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Infrared Spectroscopic Analyses of Sulfate, Nitrate, and Carbonate-bearing Atacama Desert Soils: Analogs for the Interpretation of Infrared Spectra from the Martian SurfaceThe Atacama Desert of northern Chile is the driest desert on Earth, receiving only a few mm of rain per decade. The Mars climate may, in the past, have been punctuated by short-lived episodes of aqueous activity. The paleo-Martian environment may have had aqueous conditions similar to the current conditions that exist in the Atacama, and Mars soils may have formed with soil chemistry and mineralogy similar to those found in the Atacama. Remote and in-situ analysis of the Martian surface using infrared technology has a long heritage. Future investigations of the subsurface mineralogy are likely to build upon this heritage, and will benefit from real life lessons to be learned from terrestrial analog studies. To that end, preliminary results from a near- and mid-infrared spectroscopic study of Atacama soil profiled at a range of depths are presented.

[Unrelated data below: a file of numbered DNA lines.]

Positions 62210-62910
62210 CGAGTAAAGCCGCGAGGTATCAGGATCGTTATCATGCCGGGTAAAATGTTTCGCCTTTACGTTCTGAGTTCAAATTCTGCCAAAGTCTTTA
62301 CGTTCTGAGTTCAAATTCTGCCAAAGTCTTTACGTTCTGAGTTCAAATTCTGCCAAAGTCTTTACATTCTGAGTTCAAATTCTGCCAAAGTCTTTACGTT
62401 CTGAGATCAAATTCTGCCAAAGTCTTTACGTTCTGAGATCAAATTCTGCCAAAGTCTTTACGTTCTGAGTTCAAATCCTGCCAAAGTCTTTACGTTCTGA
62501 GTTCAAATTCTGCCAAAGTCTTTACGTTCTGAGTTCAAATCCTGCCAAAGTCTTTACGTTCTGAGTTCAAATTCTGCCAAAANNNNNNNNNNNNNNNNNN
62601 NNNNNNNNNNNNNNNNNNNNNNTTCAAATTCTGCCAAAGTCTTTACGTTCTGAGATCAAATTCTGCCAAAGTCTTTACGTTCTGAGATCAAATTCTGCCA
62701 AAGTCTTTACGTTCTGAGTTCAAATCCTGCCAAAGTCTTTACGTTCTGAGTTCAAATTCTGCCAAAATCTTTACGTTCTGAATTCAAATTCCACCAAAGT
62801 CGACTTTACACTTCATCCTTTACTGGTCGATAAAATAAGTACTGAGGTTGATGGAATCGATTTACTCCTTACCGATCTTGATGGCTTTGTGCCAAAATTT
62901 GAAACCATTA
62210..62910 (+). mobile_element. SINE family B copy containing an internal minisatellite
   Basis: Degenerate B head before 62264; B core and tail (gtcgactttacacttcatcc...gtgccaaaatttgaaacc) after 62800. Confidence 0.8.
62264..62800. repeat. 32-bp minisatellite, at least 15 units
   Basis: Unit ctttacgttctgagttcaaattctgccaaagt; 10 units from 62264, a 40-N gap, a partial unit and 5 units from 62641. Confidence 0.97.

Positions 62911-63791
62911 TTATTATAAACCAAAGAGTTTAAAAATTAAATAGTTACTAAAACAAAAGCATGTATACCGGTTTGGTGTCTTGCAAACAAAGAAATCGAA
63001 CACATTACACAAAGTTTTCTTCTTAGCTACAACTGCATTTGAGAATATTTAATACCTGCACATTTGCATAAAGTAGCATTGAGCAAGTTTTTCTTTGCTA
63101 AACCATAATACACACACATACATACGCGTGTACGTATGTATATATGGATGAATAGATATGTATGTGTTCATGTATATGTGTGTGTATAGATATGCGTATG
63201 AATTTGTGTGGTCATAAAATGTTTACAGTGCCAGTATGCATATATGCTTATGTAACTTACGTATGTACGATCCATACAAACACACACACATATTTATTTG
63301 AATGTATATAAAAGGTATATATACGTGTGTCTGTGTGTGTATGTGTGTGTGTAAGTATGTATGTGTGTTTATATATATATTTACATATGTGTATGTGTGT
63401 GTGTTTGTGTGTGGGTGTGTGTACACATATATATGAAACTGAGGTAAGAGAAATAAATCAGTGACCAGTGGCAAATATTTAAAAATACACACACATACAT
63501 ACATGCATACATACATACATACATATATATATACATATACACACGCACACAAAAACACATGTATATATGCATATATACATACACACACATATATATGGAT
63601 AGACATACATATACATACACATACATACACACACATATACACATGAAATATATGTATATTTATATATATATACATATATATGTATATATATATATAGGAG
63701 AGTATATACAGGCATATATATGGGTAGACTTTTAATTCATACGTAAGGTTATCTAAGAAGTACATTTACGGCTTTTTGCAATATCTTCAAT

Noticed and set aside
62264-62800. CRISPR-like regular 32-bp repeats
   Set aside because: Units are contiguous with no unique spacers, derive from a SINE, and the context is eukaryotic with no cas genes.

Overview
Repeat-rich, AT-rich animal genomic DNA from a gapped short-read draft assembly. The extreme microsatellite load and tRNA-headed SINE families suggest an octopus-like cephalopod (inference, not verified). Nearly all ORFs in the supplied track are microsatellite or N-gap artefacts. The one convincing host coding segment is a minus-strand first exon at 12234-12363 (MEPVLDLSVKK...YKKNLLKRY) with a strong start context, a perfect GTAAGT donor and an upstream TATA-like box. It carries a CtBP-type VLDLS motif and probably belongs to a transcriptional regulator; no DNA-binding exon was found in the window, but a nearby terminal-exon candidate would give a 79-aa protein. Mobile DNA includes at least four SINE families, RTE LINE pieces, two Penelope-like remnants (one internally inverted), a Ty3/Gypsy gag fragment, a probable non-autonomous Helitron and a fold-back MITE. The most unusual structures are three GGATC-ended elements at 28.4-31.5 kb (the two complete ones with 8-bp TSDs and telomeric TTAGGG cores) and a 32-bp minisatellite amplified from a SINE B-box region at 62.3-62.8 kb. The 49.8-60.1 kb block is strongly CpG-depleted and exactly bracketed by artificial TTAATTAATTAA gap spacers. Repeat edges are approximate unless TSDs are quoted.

Document ID
Document Type
Conference Paper
Dalton, J. B.
(Search for Extraterrestrial Intelligence Inst. Moffett Field, CA, United States)
Dalton, J. B.
(Search for Extraterrestrial Intelligence Inst. Moffett Field, CA, United States)
Ewing, S. A.
(California Univ. Berkeley, CA, United States)
Amundson, R.
(California Univ. Berkeley, CA, United States)
McKay, C. P.
(NASA Ames Research Center Moffett Field, CA, United States)
Date Acquired
September 7, 2013
Publication Date
January 1, 2005
Publication Information
Publication: Lunar and Planetary Science XXXVI, Part 18
Subject Category
Lunar And Planetary Science And Exploration
Distribution Limits
Public Use Permitted.
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